Canadian 10-year-old begins gender transition at Manitoba children's hospital

At the age of seven, the foundation wrote, Mary began "to articulate feelings of longing to be a 'real girl.'"

Hannah Nightingale Washington DC

On Wednesday, the Children’s Hospital Foundation of Manitoba promoted the story of Mary on its X account, applauding the transgender 10-year-old being on a "gender-affirming path to make her feel more authentically herself."

At the age of seven, the foundation wrote, Mary began "to articulate feelings of longing to be a 'real girl.'"

"Femininity – dresses, rainbows, and girl roles in games and on screen in Disney movies – felt like the only areas that truly aligned with her identity."

Mary’s family, the foundation said, immediately discarded Mary’s "dead name," or the child’s male name given at birth, and worked with their child in "finding her new name that fit who she really is."

"Yet, echoes of her old name persist, an unwelcome reminder in doctor’s offices and dental chairs that health systems are still not up to speed on the needs of transgender kids."

The promo piece by the foundation notes a study done by Dr. Bhatla, a pediatric resident at HSC Children’s Hospital, who "committed herself to understanding the experiences of transitioning youth in Manitoba during her resident research project."

A key finding from her research reportedly "underscores the paramount importance of having safe providers that can be supportive of the unique health care needs of transgender kids."

One "significant issue" that the study found was the "perceived lack of support" a youth found once they start looking to "transition."

"The study reveals a broader challenge of what some call 'structural transphobia’ within healthcare systems. These systems are currently ill-equipped to support youth who have changed their names or pronouns."

These children, the foundation said, frequently were "misgendered" and addressed by their "deadname, leading to negative psychological impacts, especially for children."

Bhatla suggested social transitioning for children awaiting cross sex hormones and surgeries, which includes "changes in dressing, hairstyles, and the use of special garments like binders to alleviate the discomfort of being in the wrong body," as well as speech therapy and a change in name and pronouns.

"The research underscores the importance of allyship in supporting transitioning individuals during their social transition. Respecting each phase of the transition, even if the ally doesn’t fully understand, is crucial."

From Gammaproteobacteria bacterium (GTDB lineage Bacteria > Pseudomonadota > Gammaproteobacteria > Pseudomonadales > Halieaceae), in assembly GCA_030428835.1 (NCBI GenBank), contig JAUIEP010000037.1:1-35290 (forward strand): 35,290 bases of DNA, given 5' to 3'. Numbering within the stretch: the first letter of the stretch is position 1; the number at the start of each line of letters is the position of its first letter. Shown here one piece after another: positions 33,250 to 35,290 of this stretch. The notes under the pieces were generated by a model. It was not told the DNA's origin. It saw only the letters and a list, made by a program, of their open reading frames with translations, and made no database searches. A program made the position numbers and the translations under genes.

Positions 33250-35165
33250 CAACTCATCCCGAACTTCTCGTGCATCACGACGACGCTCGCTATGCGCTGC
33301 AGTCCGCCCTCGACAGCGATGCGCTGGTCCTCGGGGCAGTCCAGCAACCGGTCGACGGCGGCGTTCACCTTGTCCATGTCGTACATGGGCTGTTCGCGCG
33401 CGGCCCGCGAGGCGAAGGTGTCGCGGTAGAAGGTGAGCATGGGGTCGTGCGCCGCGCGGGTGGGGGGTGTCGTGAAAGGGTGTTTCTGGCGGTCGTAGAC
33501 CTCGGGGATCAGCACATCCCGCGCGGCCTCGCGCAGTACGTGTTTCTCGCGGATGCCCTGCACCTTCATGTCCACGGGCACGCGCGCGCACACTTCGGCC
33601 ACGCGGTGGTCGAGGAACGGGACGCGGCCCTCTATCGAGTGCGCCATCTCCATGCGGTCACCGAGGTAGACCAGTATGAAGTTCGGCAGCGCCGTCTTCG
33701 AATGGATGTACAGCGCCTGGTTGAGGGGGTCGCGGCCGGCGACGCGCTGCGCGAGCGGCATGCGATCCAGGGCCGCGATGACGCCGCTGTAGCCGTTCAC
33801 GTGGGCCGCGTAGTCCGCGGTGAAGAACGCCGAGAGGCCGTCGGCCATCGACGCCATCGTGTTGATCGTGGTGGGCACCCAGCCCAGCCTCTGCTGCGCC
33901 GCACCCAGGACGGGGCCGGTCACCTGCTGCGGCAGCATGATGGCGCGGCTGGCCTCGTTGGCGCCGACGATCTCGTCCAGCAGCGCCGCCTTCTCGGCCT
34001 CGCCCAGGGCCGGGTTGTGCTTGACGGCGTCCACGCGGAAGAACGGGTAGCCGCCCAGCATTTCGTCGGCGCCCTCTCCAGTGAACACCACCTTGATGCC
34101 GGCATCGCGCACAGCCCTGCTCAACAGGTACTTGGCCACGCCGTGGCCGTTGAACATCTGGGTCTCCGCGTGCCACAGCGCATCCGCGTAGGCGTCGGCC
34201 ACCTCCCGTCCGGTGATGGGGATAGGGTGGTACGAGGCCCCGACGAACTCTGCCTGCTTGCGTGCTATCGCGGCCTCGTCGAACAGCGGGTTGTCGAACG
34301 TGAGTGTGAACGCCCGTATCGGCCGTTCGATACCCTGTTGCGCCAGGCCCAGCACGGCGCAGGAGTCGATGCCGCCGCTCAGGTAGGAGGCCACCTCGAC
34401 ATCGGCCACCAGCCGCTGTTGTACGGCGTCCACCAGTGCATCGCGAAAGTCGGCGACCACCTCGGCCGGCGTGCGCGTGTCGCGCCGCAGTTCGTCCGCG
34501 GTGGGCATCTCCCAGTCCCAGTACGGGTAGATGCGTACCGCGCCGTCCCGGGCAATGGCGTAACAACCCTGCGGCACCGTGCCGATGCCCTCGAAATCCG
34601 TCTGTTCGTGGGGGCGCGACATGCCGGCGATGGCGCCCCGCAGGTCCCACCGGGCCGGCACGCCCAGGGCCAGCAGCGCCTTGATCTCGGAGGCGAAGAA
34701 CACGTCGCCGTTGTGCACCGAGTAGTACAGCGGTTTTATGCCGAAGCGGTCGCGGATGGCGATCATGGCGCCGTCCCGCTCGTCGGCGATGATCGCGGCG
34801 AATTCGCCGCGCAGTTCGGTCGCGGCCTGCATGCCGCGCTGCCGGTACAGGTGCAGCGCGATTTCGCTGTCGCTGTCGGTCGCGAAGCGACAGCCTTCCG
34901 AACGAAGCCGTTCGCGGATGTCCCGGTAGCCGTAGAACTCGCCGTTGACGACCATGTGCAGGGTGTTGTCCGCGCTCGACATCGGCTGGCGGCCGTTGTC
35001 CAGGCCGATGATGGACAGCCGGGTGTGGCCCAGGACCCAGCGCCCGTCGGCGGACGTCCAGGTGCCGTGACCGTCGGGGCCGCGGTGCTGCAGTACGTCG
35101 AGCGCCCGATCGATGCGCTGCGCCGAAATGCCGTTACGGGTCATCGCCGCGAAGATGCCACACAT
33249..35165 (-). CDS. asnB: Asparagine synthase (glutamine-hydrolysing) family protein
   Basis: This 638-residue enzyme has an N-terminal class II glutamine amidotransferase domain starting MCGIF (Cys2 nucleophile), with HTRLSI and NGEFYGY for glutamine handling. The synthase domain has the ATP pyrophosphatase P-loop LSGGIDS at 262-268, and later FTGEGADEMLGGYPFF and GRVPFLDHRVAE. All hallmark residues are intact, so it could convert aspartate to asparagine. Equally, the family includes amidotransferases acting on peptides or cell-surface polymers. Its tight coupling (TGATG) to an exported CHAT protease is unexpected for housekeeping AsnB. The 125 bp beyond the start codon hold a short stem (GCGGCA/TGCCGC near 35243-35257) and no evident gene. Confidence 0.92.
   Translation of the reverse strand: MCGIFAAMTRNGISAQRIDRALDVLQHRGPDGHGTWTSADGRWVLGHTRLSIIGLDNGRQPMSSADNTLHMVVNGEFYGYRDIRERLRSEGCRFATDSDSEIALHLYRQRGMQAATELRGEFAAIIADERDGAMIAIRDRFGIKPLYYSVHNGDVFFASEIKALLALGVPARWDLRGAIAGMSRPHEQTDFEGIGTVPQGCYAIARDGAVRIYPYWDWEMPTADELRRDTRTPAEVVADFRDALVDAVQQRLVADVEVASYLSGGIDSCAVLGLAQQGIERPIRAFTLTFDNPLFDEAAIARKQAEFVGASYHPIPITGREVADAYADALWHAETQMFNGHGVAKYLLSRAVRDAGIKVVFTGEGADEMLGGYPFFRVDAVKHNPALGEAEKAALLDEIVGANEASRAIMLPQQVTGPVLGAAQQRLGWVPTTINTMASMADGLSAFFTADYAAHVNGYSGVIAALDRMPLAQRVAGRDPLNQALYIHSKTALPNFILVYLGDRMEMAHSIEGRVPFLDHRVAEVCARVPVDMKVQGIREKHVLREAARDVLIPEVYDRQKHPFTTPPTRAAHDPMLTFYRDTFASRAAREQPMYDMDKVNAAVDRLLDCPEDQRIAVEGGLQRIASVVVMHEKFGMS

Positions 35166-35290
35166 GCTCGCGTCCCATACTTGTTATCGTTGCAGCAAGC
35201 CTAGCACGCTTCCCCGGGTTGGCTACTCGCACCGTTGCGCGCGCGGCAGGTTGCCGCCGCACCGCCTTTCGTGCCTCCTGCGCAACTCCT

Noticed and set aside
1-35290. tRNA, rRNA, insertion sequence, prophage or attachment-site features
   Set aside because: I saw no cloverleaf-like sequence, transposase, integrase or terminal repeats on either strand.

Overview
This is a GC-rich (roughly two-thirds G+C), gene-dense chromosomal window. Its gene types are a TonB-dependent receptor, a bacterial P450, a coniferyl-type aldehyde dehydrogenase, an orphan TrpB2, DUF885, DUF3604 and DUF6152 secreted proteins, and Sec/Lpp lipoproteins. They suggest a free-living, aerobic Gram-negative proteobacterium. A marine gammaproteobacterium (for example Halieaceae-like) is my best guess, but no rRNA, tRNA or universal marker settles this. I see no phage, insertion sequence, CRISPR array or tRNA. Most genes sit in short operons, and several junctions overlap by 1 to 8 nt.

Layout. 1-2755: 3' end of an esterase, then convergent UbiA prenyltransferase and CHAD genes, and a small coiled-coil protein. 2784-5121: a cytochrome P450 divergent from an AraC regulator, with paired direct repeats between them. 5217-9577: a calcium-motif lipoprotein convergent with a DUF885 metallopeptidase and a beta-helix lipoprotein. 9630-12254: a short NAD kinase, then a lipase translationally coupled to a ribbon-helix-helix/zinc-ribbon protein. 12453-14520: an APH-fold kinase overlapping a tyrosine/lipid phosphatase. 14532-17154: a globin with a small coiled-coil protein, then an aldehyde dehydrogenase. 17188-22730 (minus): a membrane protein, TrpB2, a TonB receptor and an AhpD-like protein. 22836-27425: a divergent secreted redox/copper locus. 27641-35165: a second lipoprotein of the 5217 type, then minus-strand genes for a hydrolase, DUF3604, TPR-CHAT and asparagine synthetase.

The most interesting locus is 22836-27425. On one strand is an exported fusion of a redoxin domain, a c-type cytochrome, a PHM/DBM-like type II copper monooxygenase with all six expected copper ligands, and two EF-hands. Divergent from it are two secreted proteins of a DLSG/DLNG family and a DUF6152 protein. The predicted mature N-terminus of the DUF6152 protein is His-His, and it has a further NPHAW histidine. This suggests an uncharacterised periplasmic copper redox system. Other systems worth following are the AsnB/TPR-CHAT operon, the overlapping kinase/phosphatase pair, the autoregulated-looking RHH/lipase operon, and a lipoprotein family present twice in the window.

Mary, now 10, already worries about the future in relationships and having children, but the foundation brushes it off and says "her plans to be a famous actress won’t allow time to be a mom anyway."

Mary’s parents said they started seeing "subtle signs" with Mary at the age of five that their child was transgender.

The promo concludes with glowing advertising for the Children’s Hospital, with Mary’s parents being "thankful" for the "crucial role" the hospital has in getting Mary treatment. 

"From pediatricians to the Gender Diversity and Affirming Action for Youth (GDAAY) program, their support has been invaluable. Guiding youth in Manitoba through their gender affirming journey and supporting those experiencing stress caused from a mismatch between gender identity and sex assigned at birth are the foundational goals of the GDDAAY."

Since 2010, GDDAY has provided services to more than 450 transgender youth patients in Manitoba.

"Mary, the dancer, singer, and dreamer, moves forward with grace, supported by the love and care of her family and the medical expertise at Children’s Hospital. Her story is not just one of personal triumph but a testament to the power of understanding, compassion, and unwavering support. Mary’s journey shows that the community around a child can play an important role in paving the way for their improved quality of life through a life lived authentically."

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